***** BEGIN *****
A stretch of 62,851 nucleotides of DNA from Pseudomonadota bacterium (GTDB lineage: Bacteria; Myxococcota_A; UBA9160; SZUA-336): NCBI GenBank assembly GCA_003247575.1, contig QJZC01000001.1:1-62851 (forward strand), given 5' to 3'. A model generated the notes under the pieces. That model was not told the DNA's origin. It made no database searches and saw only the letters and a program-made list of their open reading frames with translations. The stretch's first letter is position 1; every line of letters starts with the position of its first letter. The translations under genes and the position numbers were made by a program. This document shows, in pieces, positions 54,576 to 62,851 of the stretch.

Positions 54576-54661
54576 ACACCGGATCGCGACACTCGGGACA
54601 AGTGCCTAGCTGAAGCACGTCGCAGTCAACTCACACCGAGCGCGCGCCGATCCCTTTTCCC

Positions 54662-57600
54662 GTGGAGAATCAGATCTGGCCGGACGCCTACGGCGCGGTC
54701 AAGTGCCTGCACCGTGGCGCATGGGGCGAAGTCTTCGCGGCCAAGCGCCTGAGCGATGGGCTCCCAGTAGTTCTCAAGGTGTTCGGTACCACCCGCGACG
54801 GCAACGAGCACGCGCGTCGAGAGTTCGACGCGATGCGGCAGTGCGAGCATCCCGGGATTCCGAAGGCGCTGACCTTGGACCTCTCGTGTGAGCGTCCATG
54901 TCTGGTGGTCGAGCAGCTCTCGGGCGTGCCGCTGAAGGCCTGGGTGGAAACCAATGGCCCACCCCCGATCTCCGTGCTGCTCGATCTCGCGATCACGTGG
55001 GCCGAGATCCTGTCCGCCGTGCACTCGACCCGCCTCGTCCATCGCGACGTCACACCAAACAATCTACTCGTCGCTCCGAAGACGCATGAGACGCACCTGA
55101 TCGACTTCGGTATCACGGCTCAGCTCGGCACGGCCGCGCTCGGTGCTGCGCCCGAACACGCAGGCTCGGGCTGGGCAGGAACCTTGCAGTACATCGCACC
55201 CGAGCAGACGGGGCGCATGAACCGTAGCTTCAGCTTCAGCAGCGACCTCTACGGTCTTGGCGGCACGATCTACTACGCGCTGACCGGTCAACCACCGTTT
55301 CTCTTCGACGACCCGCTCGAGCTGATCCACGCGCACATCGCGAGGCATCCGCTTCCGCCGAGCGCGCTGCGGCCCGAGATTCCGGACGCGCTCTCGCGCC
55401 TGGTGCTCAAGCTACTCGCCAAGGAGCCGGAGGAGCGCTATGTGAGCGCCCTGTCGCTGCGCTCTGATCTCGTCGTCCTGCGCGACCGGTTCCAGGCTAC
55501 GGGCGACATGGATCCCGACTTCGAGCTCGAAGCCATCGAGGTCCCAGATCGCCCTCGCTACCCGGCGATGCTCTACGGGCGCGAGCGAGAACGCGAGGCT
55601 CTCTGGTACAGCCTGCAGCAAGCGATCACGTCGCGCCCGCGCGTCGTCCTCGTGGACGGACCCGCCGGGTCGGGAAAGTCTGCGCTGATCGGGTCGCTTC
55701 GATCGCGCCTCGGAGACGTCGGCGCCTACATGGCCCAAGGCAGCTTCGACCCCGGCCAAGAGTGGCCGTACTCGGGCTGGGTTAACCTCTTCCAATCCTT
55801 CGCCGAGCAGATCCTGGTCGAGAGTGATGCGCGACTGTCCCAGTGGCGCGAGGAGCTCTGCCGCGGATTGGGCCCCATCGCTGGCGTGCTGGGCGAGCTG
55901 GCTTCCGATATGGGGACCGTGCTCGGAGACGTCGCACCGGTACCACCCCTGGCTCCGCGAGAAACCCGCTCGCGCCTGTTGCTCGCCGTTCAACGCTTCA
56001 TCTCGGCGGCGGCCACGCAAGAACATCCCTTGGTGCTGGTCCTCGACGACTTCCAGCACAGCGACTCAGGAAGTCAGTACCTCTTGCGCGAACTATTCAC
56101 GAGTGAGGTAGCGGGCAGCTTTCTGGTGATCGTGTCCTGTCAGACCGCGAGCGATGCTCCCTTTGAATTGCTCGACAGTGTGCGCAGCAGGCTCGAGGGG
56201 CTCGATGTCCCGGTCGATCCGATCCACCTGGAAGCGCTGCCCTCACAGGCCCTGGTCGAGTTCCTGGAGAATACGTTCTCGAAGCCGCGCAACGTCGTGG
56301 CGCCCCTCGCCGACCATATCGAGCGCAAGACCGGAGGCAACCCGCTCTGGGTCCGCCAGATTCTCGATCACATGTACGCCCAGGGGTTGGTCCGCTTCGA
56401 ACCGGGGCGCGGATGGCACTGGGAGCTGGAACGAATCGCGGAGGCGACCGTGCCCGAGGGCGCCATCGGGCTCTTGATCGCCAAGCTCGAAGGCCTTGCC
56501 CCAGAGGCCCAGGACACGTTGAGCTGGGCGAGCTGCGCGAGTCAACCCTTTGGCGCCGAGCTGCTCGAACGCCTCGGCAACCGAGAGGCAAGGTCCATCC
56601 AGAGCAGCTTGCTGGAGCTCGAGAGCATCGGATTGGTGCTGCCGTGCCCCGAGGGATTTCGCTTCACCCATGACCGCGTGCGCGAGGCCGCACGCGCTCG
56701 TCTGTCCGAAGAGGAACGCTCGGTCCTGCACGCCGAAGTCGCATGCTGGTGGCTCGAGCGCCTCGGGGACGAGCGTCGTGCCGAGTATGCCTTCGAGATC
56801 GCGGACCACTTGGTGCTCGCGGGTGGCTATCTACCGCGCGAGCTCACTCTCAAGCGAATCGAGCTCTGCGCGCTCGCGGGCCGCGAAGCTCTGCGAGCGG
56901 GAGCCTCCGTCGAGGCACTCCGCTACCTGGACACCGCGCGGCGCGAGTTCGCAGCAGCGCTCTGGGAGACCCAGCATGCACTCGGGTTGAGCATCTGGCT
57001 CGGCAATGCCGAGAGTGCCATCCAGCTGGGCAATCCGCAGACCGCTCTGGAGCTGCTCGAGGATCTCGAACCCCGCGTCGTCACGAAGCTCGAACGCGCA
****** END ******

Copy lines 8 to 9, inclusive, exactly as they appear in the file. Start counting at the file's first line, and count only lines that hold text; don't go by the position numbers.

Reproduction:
54801 GCAACGAGCACGCGCGTCGAGAGTTCGACGCGATGCGGCAGTGCGAGCATCCCGGGATTCCGAAGGCGCTGACCTTGGACCTCTCGTGTGAGCGTCCATG
54901 TCTGGTGGTCGAGCAGCTCTCGGGCGTGCCGCTGAAGGCCTGGGTGGAAACCAATGGCCCACCCCCGATCTCCGTGCTGCTCGATCTCGCGATCACGTGG